How do you say Gender Equality in Faroese? I came across the question quite by accident when I was searching for information on the Southbank Centre’s annual Women of the World Festival, which, for those who may be interested, will take place between 7th and 12th March.
Intrigued, I fell down the rabbit hole and happened upon Nordic Matters – a year long festival hosted at the Southbank, in partnership with The Nordic Council of Ministers. As luck would have it my free Saturday afternoon coincided with the Opening Weekend so I headed down to, if nothing else, to pick up some new vocabulary.
I have to say I was really impressed with what I found at Royal Festival Hall. The place was buzzing with families, friends and solo visitors like me, all eager to soak up as much of the Nordic atmosphere as possible. It was jam-packed with lots to do for people of all ages, from talks to workshops, to storytelling and not forgetting fika, which is just an excuse to take the weight off your feet and enjoy a cuppa with something sweet.
Almost everything was free of charge with the exception of a couple of workshops and those these were reasonably priced at around £10. The timetable appeared to run very smoothly and, as far as I could tell, all events were located on the same level of the building allowing you to get to whichever event appealed the most with relative ease.
I managed to catch two of the talks and both were fascinating. The first – Ice, Forests and the Future – looked at the relationship between the Nordic region’s inhabitants and nature and the panel consisted of three writers – one Faroese, one Icelandic and one Finn.
I found this to be my most inspiring talk of the day and really enjoyed listening to the authors describe their interconnectedness with nature and how this, in turn, permeates their work. Each one described, rather poetically, the impact nature has had on them and all agreed that if we allow the natural world to become a greater part of our lives our wellbeing and mental health will certainly improve. It reminded me of a Cara Dillon concert I went to once where she described the old Irish remedy for heartache as taking oneself off out into the fresh air.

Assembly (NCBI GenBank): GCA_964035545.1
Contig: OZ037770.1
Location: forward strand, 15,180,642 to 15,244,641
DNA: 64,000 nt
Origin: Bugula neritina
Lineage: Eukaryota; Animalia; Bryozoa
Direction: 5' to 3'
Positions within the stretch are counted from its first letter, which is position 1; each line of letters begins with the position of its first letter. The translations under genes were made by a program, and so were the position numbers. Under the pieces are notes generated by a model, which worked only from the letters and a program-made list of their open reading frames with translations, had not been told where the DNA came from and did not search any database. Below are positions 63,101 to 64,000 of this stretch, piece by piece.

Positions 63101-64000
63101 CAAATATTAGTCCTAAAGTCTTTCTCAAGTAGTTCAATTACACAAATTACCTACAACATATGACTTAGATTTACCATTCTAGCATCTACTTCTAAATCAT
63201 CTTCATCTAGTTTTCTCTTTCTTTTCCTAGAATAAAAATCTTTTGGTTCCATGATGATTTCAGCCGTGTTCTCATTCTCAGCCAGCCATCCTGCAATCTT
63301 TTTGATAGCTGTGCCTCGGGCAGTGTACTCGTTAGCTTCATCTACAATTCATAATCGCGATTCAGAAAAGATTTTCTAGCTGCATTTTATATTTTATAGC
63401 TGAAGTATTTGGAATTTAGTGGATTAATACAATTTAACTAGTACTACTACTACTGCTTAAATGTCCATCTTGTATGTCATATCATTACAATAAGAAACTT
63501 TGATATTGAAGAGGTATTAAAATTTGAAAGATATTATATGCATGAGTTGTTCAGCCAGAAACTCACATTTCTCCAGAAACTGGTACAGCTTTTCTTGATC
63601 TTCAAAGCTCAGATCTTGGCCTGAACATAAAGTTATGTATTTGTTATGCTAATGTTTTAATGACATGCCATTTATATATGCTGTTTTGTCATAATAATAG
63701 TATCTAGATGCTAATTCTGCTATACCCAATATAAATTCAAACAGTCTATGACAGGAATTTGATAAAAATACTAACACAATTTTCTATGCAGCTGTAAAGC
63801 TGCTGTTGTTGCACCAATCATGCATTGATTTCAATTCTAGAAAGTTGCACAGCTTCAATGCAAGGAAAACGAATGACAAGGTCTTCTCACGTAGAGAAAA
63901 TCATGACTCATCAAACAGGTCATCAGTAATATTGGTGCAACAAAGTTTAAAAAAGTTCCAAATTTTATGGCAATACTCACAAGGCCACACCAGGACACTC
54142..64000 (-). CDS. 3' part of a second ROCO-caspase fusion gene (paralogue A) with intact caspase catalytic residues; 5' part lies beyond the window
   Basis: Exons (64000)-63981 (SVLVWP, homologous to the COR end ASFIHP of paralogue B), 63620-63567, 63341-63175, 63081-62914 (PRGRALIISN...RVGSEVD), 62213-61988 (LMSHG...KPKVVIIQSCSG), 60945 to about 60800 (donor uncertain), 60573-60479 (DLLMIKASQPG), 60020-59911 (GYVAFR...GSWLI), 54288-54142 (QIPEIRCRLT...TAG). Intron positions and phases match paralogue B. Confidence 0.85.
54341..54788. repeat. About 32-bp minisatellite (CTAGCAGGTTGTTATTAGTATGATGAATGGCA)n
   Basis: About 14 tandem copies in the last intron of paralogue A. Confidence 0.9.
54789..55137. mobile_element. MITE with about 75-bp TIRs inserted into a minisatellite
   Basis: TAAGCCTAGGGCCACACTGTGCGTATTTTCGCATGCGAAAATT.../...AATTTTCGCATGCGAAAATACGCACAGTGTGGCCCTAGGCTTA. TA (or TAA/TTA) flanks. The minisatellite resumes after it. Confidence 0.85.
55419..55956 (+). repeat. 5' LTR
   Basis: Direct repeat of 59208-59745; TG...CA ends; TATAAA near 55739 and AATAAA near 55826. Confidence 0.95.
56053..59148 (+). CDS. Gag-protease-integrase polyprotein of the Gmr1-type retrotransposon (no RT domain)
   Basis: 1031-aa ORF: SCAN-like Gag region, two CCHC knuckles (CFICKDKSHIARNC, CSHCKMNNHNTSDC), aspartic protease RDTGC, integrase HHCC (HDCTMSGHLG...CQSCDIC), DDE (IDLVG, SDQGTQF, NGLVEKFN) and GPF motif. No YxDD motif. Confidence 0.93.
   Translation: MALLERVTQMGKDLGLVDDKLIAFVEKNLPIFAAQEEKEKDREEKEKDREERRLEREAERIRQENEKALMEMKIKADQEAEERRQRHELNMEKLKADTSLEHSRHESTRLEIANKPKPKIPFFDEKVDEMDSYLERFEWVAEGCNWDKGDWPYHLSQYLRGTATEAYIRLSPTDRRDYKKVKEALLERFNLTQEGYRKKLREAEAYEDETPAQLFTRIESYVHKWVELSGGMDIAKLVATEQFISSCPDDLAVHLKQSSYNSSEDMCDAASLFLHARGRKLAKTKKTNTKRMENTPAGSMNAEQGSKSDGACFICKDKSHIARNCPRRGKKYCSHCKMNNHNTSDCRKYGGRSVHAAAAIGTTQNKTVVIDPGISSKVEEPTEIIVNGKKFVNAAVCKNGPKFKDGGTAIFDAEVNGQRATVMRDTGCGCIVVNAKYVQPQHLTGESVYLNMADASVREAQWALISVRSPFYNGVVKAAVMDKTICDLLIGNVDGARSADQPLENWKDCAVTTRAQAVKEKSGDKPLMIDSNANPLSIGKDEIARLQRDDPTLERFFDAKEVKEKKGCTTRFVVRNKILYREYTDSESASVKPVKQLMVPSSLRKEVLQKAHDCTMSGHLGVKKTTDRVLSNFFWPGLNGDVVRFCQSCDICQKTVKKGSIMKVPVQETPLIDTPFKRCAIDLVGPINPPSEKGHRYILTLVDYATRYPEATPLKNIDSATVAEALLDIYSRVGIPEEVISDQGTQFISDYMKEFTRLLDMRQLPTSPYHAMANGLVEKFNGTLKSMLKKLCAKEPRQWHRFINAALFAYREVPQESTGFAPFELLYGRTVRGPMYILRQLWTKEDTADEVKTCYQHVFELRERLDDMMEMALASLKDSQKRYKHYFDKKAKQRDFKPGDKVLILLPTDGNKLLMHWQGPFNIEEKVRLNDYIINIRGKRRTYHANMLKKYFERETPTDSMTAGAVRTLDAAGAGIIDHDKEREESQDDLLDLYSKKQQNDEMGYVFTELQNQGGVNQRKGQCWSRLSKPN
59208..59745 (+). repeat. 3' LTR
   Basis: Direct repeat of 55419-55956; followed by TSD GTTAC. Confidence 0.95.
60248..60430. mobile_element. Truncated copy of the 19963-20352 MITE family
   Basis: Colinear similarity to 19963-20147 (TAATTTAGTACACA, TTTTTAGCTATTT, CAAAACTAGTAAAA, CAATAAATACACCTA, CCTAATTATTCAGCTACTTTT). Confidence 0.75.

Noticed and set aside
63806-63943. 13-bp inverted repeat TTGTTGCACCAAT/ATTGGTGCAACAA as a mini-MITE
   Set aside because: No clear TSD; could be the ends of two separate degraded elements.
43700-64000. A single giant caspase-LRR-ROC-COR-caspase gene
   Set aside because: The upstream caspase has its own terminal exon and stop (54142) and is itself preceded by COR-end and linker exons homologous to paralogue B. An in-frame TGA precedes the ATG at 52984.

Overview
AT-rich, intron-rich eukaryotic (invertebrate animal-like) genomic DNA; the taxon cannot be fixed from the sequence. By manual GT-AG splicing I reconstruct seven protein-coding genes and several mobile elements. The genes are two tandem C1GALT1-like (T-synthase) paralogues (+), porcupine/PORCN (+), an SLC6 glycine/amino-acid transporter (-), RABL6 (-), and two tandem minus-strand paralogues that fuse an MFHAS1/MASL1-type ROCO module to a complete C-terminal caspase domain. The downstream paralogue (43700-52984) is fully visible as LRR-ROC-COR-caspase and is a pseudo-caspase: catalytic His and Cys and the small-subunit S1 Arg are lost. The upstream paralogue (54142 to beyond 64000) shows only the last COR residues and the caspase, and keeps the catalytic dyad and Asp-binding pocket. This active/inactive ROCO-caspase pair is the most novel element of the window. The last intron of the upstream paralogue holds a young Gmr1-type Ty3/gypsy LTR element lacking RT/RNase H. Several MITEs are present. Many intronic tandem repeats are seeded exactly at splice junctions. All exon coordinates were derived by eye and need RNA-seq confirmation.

I was particularly struck by author and adventurer Durita Holm, who hails from the Faroe Islands. I’ve mentioned before that my Grandmother was Faroese and how I would love to explore the country’s culture on a deeper level but I have never met another living Faroese person, to whom I am not related, in the UK. I loved listening to Durita as she recalled fondly how seismic monitors have recently found the 18 island archipelago to ‘breathe’ in rhythm with the sea. Isn’t that such a magical way to describe that sense of oneness with nature? It’s obvious the Nordic region places great significance on the natural world and its preservation although it’s worth noting Finnish author, Emmi Itaranta’s observations on her government’s plans to turn Finland into a country which runs off biofuels. While it seems like a greener option than the consumption of fossil fuels on the surface, it relies upon mass deforestation which would dramatically alter the Finnish landscape – and the lives of those who live there.
Icelandic poet Sjòn also referenced the old Norse fairytales and reminded us that they served as a warning not to take things from the Earth’s resources which we don’t intend to return. I was very inspired by each writers’ ability and commitment to weaving the natural world into their work and it certainly gave me food for thought.
My next talk – the one which hooked me in in the first instance – was a larger panel comprising a diverse range of creative professionals from musician to journalist to author to broadcast television Head. This was a fairly candid discussion about the perception of gender equality in the Nordic region and while we in the UK often see it as something of a utopia, it is, as the panel conceded, not the bed of roses we imagine.
For example, the panel discussed the wider impact of a gendered workforce. Durita Holm explained that, as fishing is the largest industry in the Faroes men tend to become fishermen once they leave school. Women prefer to follow the education route and, upon graduating, tend to seek opportunities outside the Islands, though many of the Islands’ politicians are female, thus enabling them to effect change at a high level. However, by creating a gendered workforce the Faroes has come up against a problem which threatens its very existence: there aren’t enough women left on the Faroes to replenish its resources, so to speak. So the men have turned to the Internet for love and have begun importing brides from as far away as Thailand and the Philippines. The panel also looked at paternity leave, gender equality in Sami culture and it exists in the Nordic region compared with our own idea of it in the UK. A great panel full of interesting insights although I never did learn how to say gender equality in Faroese!
Norwegian folk musician Moddi rounded off the day with a series of songs from his latest album, Unsongs, which features 12 songs which have previously been banned or censored. A very interesting project which he elaborates upon further over on his YouTube channel. If you missed the opening weekend fret not, Nordic Matters is sticking around all year though the majority of events appear to be scheduled to take place in January. Take a look if you’re at a loose end.
Until next time,